An untapped talent
Ranui teenager Julian Mclaren has perfect pitch, perfect rhythm and a powerful memory – but music is the only area in his life which isn’t a struggle.
The 14 year old is severely autistic and finds social interaction difficult. At music practices he is distracted and energetic, strumming his fellow pupils’ violin strings and sawing at their cellos. When he sits at the piano, however, he is calm and measured.
‘‘It all seems to melt away,’’ dad Stuart Mclaren says.
Julian has savant syndrome, meaning he is exceptionally talented at music but finds everyday life hard.
‘‘He does struggle. He really does have a hard struggle with everyday life,’’ Mr Mclaren says.
Julian’s musical talent was not discovered until late last year, when he began violin lessons with Redwood teacher Liz Sneyd. Despite not having had a single piano lesson, Ms Sneyd discovered by chance that he could replicate pieces from memory or just by hearing them once.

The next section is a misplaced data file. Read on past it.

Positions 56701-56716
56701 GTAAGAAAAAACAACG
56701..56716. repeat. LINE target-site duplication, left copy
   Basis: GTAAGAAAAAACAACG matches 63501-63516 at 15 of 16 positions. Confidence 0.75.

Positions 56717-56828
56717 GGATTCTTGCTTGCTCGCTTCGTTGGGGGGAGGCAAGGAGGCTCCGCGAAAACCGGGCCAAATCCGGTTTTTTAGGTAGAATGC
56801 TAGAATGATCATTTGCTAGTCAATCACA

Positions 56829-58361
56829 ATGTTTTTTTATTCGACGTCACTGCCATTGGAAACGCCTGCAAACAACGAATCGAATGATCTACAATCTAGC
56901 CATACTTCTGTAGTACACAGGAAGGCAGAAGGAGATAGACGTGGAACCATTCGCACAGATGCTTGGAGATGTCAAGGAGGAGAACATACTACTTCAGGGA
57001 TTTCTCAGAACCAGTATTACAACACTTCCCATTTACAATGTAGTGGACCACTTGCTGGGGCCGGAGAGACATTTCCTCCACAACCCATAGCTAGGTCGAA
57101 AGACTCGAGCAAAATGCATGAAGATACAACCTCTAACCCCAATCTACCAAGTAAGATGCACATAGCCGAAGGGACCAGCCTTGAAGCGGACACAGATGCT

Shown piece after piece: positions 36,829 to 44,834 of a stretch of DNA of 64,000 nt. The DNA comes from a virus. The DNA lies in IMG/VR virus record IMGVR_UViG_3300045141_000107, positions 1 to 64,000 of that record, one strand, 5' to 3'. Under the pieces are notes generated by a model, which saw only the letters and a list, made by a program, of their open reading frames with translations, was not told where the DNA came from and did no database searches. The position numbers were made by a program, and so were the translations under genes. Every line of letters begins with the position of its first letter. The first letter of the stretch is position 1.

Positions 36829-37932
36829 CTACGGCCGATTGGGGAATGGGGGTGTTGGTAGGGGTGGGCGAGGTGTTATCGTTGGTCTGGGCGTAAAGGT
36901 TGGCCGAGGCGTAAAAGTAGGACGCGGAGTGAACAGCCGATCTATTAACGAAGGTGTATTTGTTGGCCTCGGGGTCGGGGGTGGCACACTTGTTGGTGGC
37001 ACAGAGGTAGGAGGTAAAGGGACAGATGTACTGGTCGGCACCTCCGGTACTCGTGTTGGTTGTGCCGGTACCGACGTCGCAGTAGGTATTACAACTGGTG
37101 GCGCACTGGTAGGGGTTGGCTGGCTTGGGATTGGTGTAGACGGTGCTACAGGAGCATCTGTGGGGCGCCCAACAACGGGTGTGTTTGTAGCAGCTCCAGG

Julian now plays piano with Ms Sneyd’s orchestra, Wellington-based Virtuoso Strings.
‘‘He has such huge talents and strength,’’ Ms Sneyd says. ‘‘Some things it will take me five or six years to teach to an average student, Julian can pick up in about five seconds.’’
No conductor is required for Virtuoso Strings’ performances, as Julian has uncanny timing.
‘‘We call him the human metronome,’’ Ms Sneyd says.
Julian’s playing is not cold and mathematical, however, she says. ‘‘He feels the music as well. It’s like a paradox.’’ Teaching Julian has its quirks – routine is all- important and many things make him anxious.
‘‘It’s like teaching a highly intelligent toddler,’’ Ms Sneyd says. ‘‘It’s a big challenge but I absolutely love it. It’s students like him who continue to make teaching interesting.’’
Her group class, including her own children, get a kick out of Julian.
‘‘I think it’s really good for the other kids. What you understand and get to know, you’re not afraid of. When kids play music with Julian there’s that common ground. They become much more accepting of differences,’’ she says.
Julian has also shown interest in cello and flute, Ms Sneyd says. ‘‘I think we’ve only scratched the surface of what he’s capable of.’’
Music is his medium: Autistic Ranui teenager Julian Mclaren, left, practises with his music lesson group, Catherine Sneyd-utting, 10, Cedric Doak, Daniel Sneyd-utting, 8, and Benjamin Sneyd-utting, 11.